Published by Clarion Books
Summary: Raised by her grandparents in Lithuania, Lena Himmelstein learned sewing from her grandmother and from her grandfather, the definition of real success: helping another person. When she was 16, Lena followed her older sister to America, where she got a job as a seamstress. She studied English and fashion and married a man named David Bryant, who died shortly after the birth of their son. To support the family, Lena bought a sewing machine and started her own business. When a pregnant woman asked for a gown that would grow with her, Lena remembered her grandfather’s advice and found a way to help her customer. Her reputation grew, and soon she opened her own shop and a bank account. At the bank, she accidentally signed her name as “Lane” instead of Lena. Lane Bryant became famous for clothes made to help women of all sizes and shapes. “Everyone said Lena was a great success. And when she thought about her grandfather, she knew that it was true.” Includes an author’s note and a list of sources. 32 pages; grades K-4.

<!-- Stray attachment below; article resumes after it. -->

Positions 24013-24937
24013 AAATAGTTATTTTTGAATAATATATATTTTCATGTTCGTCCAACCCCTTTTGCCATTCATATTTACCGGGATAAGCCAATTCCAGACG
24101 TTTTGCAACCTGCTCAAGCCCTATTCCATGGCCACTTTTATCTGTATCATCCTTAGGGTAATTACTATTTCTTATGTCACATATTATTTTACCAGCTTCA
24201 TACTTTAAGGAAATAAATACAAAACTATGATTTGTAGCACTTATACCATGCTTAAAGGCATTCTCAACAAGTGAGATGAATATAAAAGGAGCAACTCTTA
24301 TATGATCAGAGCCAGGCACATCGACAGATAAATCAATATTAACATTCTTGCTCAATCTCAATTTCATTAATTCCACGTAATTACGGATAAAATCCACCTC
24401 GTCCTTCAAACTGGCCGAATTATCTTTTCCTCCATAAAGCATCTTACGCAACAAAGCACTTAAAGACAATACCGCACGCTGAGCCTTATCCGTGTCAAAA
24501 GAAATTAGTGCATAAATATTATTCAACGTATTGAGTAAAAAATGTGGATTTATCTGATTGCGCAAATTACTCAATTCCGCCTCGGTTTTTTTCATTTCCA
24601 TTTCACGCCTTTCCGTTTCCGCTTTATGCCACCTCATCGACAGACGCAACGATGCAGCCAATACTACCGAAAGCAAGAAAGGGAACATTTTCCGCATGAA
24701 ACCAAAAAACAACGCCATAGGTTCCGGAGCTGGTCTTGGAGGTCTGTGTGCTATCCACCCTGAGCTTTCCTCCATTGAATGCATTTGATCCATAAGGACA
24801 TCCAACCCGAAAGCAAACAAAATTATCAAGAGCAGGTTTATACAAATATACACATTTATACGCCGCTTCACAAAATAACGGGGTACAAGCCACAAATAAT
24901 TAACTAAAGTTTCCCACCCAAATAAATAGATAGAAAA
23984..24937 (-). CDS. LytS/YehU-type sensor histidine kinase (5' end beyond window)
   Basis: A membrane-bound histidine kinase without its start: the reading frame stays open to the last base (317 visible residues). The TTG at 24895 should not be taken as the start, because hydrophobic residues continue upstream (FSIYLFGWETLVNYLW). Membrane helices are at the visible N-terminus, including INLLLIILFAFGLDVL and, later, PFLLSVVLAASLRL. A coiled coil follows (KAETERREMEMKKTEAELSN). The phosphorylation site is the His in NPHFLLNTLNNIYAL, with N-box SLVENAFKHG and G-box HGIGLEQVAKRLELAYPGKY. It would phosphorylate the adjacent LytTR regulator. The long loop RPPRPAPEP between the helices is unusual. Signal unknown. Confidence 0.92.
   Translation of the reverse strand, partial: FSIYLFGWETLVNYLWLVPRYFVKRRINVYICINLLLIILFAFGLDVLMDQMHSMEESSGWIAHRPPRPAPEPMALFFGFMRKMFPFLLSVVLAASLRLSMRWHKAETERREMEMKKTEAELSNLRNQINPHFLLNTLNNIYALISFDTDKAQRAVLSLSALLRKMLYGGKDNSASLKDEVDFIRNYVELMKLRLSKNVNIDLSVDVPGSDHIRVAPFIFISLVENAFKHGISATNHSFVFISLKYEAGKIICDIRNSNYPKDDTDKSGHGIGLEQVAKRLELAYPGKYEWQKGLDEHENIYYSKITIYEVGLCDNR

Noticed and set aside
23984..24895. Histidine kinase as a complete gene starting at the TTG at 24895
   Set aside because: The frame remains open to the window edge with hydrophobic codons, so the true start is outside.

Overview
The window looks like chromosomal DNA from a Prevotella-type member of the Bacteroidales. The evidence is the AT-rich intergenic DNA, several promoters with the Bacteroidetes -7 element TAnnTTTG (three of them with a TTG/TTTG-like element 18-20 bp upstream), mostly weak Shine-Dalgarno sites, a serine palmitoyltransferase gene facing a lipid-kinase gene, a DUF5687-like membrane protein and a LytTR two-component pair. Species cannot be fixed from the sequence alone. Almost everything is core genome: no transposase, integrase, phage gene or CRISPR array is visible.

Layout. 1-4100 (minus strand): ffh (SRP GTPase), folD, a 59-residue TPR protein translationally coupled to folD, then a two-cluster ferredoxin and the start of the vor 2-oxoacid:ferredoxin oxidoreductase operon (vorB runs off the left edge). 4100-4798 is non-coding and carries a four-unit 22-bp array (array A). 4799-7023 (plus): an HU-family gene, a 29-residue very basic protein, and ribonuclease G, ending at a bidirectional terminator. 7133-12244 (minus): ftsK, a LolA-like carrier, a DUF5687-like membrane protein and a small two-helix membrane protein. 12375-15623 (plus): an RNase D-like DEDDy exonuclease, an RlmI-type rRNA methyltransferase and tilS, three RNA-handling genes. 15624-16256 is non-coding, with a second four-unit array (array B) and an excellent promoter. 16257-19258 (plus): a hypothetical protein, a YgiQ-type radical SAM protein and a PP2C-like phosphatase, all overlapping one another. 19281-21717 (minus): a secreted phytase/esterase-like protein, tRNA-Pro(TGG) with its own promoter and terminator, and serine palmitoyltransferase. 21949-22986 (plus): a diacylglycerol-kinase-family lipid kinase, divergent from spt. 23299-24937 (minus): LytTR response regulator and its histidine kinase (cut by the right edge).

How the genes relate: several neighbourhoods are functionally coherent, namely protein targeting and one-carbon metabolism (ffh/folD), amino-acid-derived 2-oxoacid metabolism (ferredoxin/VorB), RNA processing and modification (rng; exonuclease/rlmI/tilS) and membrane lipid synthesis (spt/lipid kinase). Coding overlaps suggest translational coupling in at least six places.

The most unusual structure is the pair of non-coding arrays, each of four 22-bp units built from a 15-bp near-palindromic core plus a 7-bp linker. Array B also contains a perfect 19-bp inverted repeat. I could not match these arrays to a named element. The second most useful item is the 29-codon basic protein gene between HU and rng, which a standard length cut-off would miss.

Pros: Mara Rockliff’s engaging writing and Juana Martinez-Neal’s fashionable illustrations bring Lena Himmelstein Bryant’s story to life, with a heartwarming emphasis on how helping others is the true definition of success.
Cons: Too bad this wasn’t released in time for Women’s History Month.